Rigid, high-flow, taco-style 4x5 sheet film developing cages?

Made from Frost-King Gutter Guard plastic mesh. Supplied in 6-inch by 20-foot rolls, it's designed to act as a leaf filter over your rain gutters.

It's a quarter-inch mesh that, when suitably trimmed down, can provide a perfect enclosure to allow processing solutions to access both the front and back sides of negatives. This is especially useful in facilitating the removal of anti-halation dye since it prevents the film back from being pressed against other sheets or the tank wall. It works much better than window screen for this because of the thicker gauge and much larger mesh openings.

Just trim off a 5.75-inch length piece from the roll. Then trim the original width down from 6-inches to 5.5-inches. Set up a small flame of some sort. I used a small propane torch (burner) adjusted to the lowest flame. Gently and evenly pass the sharp trimmed edges of the mesh through the flame. They will quickly melt and recool, smoothing the sharp-edged cuts in the process.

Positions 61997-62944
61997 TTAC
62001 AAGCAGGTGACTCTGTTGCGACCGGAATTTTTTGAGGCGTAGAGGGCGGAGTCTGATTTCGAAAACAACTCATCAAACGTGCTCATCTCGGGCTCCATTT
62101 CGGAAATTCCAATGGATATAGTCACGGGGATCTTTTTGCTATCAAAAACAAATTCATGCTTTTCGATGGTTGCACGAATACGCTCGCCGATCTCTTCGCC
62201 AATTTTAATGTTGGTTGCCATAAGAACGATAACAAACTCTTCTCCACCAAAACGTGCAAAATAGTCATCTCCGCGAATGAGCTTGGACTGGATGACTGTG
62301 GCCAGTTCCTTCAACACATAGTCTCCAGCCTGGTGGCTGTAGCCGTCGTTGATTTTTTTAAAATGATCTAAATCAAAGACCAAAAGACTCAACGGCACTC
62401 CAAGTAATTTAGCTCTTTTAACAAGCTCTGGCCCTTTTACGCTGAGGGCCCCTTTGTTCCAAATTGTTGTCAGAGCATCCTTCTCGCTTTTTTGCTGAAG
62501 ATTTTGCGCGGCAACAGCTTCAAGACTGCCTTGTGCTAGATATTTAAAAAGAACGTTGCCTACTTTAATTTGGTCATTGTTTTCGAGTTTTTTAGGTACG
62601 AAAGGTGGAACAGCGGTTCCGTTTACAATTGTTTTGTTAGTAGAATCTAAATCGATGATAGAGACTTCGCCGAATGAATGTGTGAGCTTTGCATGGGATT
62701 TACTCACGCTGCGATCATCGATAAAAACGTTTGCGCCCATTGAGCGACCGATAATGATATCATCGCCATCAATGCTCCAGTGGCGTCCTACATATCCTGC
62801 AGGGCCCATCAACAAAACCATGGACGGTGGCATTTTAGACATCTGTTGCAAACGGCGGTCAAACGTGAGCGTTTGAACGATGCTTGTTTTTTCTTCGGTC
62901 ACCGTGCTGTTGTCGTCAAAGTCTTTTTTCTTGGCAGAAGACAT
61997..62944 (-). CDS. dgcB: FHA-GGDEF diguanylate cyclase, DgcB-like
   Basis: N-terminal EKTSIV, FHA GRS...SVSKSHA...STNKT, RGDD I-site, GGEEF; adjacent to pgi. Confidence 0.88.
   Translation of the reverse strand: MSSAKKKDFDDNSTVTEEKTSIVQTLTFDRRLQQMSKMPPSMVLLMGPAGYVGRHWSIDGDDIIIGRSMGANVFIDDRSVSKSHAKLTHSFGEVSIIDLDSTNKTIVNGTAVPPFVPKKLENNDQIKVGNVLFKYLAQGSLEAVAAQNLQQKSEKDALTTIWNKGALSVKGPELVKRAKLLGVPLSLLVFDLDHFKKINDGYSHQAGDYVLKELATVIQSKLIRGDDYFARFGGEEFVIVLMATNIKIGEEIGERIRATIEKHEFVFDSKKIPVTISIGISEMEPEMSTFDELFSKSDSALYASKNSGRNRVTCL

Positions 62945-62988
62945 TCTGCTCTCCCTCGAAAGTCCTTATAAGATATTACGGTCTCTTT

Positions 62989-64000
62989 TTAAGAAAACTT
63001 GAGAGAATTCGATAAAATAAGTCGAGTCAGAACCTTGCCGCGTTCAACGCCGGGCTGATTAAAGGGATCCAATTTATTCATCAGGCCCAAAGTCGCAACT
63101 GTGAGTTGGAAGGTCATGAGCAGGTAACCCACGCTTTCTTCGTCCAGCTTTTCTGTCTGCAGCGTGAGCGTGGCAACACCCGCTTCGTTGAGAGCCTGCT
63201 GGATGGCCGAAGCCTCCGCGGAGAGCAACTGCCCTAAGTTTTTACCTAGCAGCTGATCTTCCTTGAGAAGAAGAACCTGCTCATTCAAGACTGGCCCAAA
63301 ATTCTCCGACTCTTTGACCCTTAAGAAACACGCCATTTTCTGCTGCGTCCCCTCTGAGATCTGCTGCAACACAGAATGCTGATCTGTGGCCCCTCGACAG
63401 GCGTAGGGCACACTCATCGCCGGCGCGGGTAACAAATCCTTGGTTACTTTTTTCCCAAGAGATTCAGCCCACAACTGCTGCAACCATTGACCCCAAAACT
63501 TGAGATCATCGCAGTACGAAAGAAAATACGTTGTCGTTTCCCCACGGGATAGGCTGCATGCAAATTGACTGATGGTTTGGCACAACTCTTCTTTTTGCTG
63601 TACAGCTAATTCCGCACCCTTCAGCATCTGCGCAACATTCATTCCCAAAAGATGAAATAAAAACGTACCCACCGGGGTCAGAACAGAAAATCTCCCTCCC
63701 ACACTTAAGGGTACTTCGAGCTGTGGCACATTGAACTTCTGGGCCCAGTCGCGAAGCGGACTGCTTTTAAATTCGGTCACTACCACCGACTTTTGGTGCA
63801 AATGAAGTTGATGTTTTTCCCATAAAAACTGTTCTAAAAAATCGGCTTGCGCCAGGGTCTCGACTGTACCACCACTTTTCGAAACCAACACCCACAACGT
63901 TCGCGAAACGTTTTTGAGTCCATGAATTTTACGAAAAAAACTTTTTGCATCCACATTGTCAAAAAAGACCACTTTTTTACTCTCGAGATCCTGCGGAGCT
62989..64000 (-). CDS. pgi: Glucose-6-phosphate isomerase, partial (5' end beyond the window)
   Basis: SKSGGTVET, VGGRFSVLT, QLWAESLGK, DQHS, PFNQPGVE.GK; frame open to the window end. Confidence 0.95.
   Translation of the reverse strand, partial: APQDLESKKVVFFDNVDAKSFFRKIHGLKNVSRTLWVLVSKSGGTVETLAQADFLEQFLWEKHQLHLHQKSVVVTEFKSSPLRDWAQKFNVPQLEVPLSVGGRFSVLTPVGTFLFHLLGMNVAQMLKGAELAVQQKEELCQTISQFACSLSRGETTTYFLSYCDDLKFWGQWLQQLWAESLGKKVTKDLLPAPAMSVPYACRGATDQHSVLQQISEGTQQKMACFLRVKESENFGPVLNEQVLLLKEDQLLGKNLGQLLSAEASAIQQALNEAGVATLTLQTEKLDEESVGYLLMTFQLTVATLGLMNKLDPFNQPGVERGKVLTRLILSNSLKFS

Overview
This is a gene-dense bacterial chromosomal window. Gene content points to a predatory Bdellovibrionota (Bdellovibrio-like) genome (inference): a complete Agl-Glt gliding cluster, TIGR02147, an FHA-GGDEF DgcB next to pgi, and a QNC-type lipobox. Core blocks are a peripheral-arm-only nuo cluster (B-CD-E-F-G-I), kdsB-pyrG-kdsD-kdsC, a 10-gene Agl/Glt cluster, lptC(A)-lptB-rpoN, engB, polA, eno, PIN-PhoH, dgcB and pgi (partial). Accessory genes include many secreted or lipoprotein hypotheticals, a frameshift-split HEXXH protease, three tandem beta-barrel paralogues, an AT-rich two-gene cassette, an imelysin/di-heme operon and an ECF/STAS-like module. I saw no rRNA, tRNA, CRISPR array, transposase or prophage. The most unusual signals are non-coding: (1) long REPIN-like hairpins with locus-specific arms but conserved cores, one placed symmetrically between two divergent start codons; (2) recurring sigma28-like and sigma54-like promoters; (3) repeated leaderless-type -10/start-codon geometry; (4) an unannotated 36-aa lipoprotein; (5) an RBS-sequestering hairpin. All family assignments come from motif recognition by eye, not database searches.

Then fold the mesh over along the length dimension and secure the edges using four small plastic cable ties. I used Thomas & Betts SF100-18XC ties because they are designed not to expose the sharp edges common to this class of product when the excess length is clipped off. Plus they are black, so they look cool.

Voila! A chemically inert, reusable, taco-shaped protective cage for your negatives.

I have found it extremely easy to load these cages in total darkness. The sheets slide in quickly and smoothly. And once inside, the film is completely protected. Three of these will comfortably fit into a 4-reel stainless steel developing tank, thus allowing you to use your regular inversion protocol if you wish. And keep you from having to spend US$200+ on a Nikor 4x5 tank...

Ken